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Newport Beach

Letter to the Editor:

Are small jets skirting the JWA intended agreement?

John Wayne Airport has been quietly expanding its service options under our noses, and the upshot is an ever-increasing number of smaller, less regulated jet flights. While this will benefit a small minority of passengers around Orange County, that comes at a potentially profound environmental cost, and the residents of Newport Beach and other impacted communities – who had no idea this expansion was going on – will have to cope with the noise and pollution.

My wife and I often walk along the trail in the Back Bay in Newport Beach. We’ve become accustomed to the noise as planes take off from JWA. Recently as we were walking, I became aware that in addition to the usual disruption, there was a new kind of jet that I had not really noticed in the past. In fact, before I saw any commercial jets, there were at least five of these small jets taking off in a row. It prompted me to question why there were so many, and how that relates to the recent changes being considered for the John Wayne Airport. With the help of some friends in the industry, and others who use these jets to save money, here is what I learned:

In 1985, Newport Beach, local community groups and the County entered into an agreement meant to curb noise and establish a curfew. At that time there were no “general aviation” (recreational and private transport) jets at JWA except small Cessna-type planes. Therefore, no one could have anticipated what is happening today. Far from the handful of small, privately owned jets that used the airport three decades ago, today, 55 general aviation jets fly in and out of JWA daily. These jets have full freedom to fly outside of the curfew, and only need to meet the outdated 1985 noise requirements. In effect, these flights double the noise and pollution, and do so with none of the regulations involved in a normal airport expansion.

JWA, these carriers, and a small subset of passengers benefit from this service expansion and my neighbors and I must pay the cost in terms of quality of life. In the meantime, the scheme is not in keeping with the spirit of the original agreement. Jet planes with regularly scheduled flights can be booked. By definition, general aviation does not include regularly scheduled flights. I believe a jet airline that sells tickets in a passenger jet has entered into a commercial relationship and therefore should not operate at JWA unless they compete for one of the approved commercial slots. They should use current terminal facilities, screening and TSA that is in place. This new around the backdoor process is wrong, and in my mind illegal when considering the current agreement signed in 1985 and subsequently amended.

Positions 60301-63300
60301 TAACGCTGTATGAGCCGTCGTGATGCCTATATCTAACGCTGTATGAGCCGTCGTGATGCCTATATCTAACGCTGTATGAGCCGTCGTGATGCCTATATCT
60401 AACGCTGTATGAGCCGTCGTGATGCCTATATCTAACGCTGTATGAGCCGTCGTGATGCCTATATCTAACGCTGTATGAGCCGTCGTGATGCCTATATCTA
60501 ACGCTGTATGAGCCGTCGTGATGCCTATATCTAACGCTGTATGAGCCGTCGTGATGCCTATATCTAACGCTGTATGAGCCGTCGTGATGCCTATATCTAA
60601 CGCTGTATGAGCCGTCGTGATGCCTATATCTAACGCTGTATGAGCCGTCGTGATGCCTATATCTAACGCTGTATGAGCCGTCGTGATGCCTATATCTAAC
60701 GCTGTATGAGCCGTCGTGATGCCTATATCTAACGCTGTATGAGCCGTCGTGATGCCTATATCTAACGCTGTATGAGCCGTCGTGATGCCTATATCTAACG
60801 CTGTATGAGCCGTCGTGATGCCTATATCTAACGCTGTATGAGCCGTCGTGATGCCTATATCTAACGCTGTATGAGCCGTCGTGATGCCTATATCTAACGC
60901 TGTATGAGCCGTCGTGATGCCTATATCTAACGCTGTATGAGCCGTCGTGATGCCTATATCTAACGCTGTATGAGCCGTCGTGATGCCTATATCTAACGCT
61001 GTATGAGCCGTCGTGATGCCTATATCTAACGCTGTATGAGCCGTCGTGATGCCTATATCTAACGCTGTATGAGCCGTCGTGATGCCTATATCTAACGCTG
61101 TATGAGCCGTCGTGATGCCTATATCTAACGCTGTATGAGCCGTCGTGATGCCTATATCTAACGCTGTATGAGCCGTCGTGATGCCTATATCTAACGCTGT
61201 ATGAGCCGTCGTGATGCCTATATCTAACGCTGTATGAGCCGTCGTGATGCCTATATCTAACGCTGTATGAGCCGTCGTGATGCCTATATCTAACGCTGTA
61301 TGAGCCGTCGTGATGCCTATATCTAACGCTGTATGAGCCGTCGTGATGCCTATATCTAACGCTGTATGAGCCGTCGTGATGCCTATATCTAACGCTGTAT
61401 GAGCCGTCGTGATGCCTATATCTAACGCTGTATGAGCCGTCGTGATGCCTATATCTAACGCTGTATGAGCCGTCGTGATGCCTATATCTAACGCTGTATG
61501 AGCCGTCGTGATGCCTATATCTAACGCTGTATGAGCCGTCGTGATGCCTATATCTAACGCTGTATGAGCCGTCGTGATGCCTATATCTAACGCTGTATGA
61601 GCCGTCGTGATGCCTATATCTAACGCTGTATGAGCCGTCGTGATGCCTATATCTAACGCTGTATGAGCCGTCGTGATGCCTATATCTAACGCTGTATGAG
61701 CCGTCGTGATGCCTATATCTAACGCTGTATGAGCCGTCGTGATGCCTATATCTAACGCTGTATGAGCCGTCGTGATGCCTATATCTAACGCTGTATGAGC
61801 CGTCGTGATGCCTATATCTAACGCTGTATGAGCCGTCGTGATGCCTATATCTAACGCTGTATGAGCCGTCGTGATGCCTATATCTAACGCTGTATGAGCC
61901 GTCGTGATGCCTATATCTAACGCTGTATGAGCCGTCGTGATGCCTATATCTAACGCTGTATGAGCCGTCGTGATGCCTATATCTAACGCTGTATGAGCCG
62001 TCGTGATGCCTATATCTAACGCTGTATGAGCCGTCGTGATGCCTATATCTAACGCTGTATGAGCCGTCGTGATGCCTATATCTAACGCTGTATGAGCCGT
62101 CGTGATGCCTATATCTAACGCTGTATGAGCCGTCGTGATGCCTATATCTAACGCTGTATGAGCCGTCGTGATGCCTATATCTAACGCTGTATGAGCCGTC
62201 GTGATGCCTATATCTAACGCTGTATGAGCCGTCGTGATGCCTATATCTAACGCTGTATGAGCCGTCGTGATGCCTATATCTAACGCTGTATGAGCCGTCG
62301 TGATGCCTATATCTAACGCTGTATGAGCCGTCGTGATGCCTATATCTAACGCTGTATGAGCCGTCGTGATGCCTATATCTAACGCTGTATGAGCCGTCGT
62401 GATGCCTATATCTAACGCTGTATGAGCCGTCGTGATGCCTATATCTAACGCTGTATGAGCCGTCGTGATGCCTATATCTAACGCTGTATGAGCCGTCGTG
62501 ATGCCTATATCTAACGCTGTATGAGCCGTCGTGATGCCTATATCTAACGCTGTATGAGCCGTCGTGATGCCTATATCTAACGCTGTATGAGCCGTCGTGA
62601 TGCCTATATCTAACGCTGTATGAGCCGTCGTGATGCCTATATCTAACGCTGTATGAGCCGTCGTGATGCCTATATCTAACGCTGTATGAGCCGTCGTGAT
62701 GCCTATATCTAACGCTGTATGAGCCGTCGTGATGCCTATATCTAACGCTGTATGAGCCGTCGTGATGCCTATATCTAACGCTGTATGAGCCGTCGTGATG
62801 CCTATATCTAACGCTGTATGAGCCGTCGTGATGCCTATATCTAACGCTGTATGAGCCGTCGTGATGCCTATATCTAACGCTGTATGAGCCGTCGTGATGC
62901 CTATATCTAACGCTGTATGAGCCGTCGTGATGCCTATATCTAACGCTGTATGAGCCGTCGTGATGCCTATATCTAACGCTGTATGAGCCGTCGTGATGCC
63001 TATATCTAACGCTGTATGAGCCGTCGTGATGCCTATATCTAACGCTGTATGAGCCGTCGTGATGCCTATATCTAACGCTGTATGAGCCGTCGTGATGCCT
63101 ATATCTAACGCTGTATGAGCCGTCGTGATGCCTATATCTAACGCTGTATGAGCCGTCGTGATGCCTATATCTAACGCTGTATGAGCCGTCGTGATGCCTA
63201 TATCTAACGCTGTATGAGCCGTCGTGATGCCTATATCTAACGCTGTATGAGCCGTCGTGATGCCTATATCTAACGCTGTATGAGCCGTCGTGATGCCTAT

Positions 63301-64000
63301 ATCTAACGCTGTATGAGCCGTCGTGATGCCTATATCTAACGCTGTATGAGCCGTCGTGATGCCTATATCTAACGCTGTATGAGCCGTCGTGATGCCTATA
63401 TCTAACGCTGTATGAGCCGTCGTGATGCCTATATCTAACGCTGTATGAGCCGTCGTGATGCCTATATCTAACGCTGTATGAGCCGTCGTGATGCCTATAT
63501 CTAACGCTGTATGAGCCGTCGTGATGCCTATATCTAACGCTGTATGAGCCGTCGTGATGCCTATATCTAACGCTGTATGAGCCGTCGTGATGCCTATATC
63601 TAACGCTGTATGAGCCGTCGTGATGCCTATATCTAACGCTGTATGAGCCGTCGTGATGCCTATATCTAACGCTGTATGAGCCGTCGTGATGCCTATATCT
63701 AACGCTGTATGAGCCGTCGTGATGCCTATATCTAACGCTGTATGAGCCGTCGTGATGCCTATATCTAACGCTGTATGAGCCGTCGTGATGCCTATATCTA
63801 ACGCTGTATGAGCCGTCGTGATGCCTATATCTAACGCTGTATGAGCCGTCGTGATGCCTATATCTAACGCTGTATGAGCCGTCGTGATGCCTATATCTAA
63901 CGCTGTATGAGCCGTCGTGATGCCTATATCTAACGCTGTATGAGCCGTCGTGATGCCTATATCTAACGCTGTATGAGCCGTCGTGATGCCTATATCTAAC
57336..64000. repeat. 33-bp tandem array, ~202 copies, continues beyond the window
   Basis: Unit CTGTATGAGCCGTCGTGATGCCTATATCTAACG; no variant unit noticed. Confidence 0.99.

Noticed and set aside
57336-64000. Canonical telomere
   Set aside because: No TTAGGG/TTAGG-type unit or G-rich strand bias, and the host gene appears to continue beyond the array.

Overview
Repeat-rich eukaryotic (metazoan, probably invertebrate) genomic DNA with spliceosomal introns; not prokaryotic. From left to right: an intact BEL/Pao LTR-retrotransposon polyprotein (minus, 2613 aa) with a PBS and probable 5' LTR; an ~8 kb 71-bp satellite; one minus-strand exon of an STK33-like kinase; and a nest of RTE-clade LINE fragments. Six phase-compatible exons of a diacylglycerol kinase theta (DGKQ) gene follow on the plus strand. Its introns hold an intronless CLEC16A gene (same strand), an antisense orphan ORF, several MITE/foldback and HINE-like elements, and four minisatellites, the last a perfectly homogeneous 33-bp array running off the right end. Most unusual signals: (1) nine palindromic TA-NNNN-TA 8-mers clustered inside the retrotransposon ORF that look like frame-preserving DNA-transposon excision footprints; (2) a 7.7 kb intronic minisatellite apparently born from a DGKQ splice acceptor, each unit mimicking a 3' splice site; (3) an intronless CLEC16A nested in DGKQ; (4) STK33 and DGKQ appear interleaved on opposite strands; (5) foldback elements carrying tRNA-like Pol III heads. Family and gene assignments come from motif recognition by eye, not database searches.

The Orange County Supervisors are responsible to the communities impacted by the JWA. They need to redefine general aviation to meet the intent of the use and not allow these passenger jets with commercial type flights. This would make the County Supervisor’s upcoming decision easy on the construction of a new general aviation terminal. There is no new terminal or TSA necessary when the corporate jet flies their CEO to a meeting. The upcoming county decision should not just be about the profit of the airport when the quality of life of county residents are impacted. 

I look to the county, cities, local groups and environmental groups to sort out this problem and ensure proper usage of our airport with the best possible quality of life to impacted residents. The County Supervisors may not be considering the expansion of the General Aviation Facility if they were to fully evaluate the types of small jets currently operating under the guise of General Aviation. 

Lee Pearl

Newport Beach

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